Re: Nautilus vs gnome-shell and the future

Hi Alex,

On Wed, 2009-12-02 at 16:08 +0100, Alexander Larsson wrote:

> This leads to two initial conclusions from my side. First of all we
> should disable the drawing of the desktop by default. Second we should
> default to browser mode. This might seem a bit suprising since I've
> generally been on the spatial side. But, this has mainly been because
> I've seen nautilus as much more used as a kind of file activation
> shell rather than a hardcore file manager, and when that changes the
> rationale for spatial mode change too.

While I completely agree about enabling browser mode by default,  I'm
not completely sold on Nautilus not drawing the desktop by default: 
      * even with many applications opened, the desktop is just one
        click (or one keystroke) away from you (Ctrl+Alt+D or the "Show
        Desktop" applet). 
      * it's a very big space to save things. If we're going to have
        something like a file stack in gnome-shell, we should make it
        sure it has the right amount of space. For instance, I find it
        confusing to use the stacked "Downloads" icon on the OSX dock,
        as it becomes just too messy and out-of-control when the number
        of files is high. You can always clean up your desktop instead
        when there are too many things on it, just like you'd do with a
        real one :) 
      * orthogonal to the previous one, there are some items which are
        very handy to have on the desktop anyway, for instance, newly
        mounted volume icons.

> For instance, gnome-shell focuses a lot on using search to find files
> and other things of interest. Nautilus also does search, but only
> for files. The g-s search is more integrated in the desktop and gives
> multiple types of results, but the nautilus search allows a more
> detailed view of the results (multiple view types, previews, etc) and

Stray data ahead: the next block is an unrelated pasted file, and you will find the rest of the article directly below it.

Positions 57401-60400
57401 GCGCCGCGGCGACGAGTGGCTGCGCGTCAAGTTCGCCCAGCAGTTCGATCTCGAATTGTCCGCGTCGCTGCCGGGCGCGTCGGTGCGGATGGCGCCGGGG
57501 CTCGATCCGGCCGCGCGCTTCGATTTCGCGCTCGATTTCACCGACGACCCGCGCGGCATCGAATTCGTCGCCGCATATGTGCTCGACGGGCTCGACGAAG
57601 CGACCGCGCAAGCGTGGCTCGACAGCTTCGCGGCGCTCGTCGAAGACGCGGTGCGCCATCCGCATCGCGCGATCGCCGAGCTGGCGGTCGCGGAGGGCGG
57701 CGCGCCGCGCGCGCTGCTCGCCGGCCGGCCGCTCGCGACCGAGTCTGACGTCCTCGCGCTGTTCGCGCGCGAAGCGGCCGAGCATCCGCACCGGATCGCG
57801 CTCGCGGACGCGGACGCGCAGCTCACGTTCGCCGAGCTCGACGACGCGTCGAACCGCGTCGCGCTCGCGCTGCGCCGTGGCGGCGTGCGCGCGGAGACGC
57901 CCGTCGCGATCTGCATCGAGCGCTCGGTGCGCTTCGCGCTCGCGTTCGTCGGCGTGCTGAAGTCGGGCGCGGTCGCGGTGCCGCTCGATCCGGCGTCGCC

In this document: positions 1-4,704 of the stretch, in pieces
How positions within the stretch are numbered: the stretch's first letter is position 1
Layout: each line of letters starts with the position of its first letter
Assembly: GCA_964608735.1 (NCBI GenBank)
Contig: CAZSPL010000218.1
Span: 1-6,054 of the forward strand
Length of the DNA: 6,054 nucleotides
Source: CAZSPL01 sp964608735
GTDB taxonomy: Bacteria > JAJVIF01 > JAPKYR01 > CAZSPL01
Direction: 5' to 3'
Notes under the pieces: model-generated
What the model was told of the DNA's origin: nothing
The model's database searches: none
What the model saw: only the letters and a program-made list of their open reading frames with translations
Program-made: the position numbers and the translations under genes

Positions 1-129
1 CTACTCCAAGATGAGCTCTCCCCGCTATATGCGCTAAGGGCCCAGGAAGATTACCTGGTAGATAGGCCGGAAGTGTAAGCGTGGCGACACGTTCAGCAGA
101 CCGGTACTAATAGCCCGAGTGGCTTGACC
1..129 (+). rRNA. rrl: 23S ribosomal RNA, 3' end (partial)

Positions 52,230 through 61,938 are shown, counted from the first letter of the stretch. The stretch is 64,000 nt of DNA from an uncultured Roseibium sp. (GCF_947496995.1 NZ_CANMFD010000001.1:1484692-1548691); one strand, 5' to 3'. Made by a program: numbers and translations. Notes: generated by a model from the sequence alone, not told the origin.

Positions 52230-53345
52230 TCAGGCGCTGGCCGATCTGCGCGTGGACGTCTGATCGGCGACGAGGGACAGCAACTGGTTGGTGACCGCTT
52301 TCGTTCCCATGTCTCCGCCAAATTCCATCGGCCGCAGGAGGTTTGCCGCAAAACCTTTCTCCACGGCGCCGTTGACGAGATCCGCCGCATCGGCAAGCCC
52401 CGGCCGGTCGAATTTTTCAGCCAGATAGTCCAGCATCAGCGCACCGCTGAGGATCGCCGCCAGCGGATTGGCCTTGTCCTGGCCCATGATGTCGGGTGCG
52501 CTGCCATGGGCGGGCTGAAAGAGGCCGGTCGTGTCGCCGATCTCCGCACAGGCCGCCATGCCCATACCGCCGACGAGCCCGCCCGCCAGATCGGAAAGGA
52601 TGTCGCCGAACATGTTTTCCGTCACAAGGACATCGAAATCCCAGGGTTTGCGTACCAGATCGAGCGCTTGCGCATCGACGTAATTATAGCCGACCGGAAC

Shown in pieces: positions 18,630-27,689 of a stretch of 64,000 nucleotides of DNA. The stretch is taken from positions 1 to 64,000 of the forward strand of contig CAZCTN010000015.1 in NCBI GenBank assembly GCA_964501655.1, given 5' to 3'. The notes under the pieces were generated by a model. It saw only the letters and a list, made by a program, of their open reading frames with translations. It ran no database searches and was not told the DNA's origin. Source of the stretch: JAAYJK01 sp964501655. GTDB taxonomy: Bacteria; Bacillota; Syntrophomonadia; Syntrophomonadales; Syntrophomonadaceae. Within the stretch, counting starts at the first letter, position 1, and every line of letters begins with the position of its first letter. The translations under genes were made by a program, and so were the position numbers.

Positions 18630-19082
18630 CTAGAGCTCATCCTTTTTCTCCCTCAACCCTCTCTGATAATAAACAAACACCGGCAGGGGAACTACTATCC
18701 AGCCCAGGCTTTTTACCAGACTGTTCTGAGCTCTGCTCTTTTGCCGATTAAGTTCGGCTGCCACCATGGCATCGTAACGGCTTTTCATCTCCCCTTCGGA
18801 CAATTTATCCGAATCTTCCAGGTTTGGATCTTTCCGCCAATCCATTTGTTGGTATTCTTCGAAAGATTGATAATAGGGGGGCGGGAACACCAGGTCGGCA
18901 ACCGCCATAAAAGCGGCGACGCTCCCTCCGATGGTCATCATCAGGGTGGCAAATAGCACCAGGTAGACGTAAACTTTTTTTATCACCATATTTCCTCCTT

> also allows more interesting operations on the results (file ops,
> nautilus extensions like sendto, etc). Maybe we could integrate these
> better, or at least make them more similar?

I agree with this; as I see it, the g-s search is something like
Spotlight's dropdown menu; if you click a button, a nautilus windows
would open with the full results/set of actions you can take. If you're
going to integrate metadata more into Nautilus, I'd not be scared to see
something more than bare filesystem hits there in Nautilus' search
window, though a good UI for that would be mandatory.

> With the desktop gone we don't have a place for shorttime "storage" of
> actively used files. There is "recent files" which is accessible from
> the activities overview, but the activities view is very much a
> "launch some new activity" thing rather than something you actively
> work with during an activity. For instance, your current app is zoomed
> out and you lose all possibility to interact with it and the recent
> files with e.g. drag and drop.

I've always liked the idea of a file well, but I'd rather see this as
some sort of "temporary stack" where you put all the resources you need
to accomplish a task (maybe with an option to save them, and associate
it with a shell activity/workspace), rather than a permanent file-system

By the way, if we're going to stop drawing the desktop, what would be
drawn on it and who would be responsible for that?



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